Incredible photos of the “blood moon” on April 15th show that the lunar eclipse was quite dramatic, as of course expected. Tuesday’s reddish moon is the first in a series of four “blood moon” lunar eclipses. The next one will be October 8, 2014.
NASA posted a more serene and no less incredible image of the eclipse, and shares some history of tracking lunar eclipses:
Recorded on April 15th, this total lunar eclipse sequence looks south down icy Waterton Lake from the Waterton Lakes National Park in Alberta, Canada, planet Earth. The most distant horizon includes peaks in Glacier National Park, USA. An exposure every 10 minutes captured the Moon’s position and eclipse phase, as it arced, left to right, above the rugged skyline and Waterton town lights. In fact, the sequence effectively measures the roughly 80 minute duration of the total phase of the eclipse. Around 270 BC, the Greek astronomer Aristarchus also measured the duration of lunar eclipses – though probably without the benefit of digital clocks and cameras. Still, using geometry, he devised a simple and impressively accurate way to calculate the Moon’s distance, in terms of the radius of planet Earth, from the eclipse duration. This modern eclipse sequence also tracks the successive positions of Mars, above and right of the Moon, bright star Spica next to the reddened lunar disk, and Saturn to the left and below.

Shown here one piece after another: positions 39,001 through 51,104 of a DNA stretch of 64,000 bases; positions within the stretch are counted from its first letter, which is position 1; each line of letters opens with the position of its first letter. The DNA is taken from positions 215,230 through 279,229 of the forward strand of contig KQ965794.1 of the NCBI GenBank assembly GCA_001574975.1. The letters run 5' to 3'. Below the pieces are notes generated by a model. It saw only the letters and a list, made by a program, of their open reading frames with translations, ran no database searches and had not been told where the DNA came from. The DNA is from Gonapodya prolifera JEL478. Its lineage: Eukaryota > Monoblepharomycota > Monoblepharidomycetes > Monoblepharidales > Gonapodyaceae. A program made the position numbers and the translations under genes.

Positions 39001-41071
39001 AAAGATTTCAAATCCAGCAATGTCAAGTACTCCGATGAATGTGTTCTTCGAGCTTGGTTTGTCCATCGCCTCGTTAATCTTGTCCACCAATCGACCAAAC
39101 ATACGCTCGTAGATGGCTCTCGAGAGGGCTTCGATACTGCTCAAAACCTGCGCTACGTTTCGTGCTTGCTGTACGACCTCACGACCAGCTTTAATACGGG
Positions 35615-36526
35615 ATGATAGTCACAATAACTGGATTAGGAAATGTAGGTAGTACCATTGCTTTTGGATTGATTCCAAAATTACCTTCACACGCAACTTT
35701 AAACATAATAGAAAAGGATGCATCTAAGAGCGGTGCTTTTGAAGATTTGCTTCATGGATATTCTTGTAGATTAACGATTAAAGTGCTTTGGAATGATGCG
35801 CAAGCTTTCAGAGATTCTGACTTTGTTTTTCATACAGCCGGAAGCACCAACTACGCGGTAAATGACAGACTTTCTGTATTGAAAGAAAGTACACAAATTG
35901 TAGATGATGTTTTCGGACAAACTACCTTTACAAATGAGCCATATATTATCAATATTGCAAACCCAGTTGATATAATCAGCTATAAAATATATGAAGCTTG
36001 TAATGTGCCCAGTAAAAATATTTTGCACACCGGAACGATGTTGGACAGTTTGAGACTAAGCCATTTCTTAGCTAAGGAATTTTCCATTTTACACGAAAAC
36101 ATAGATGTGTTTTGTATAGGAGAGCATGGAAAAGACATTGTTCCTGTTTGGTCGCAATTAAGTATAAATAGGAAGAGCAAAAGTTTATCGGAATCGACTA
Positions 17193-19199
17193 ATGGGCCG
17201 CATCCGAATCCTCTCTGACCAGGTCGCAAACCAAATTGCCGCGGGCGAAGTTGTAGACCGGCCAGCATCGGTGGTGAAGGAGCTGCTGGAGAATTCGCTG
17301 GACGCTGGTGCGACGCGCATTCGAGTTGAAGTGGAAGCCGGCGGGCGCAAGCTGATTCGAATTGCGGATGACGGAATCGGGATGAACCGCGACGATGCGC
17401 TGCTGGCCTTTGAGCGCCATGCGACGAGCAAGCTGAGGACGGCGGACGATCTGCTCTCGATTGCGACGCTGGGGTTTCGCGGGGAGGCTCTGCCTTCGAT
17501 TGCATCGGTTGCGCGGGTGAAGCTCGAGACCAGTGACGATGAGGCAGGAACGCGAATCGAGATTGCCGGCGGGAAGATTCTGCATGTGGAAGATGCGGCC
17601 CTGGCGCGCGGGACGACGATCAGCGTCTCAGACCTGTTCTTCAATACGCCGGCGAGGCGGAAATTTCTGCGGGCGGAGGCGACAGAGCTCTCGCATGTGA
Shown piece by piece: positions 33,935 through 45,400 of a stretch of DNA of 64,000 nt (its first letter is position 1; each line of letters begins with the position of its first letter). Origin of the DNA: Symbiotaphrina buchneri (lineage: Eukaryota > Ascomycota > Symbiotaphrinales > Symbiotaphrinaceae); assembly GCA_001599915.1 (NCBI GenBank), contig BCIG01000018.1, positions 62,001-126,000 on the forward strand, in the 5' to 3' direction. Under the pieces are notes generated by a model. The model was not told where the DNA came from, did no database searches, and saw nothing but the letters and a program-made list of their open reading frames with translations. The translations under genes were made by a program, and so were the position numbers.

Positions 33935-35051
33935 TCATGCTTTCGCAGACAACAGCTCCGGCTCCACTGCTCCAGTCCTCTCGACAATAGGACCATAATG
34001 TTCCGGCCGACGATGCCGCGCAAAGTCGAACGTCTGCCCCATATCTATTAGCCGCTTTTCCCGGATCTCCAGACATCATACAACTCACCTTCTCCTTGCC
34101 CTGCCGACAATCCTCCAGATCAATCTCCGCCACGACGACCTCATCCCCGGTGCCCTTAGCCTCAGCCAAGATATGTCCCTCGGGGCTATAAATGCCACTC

Image credit: NASA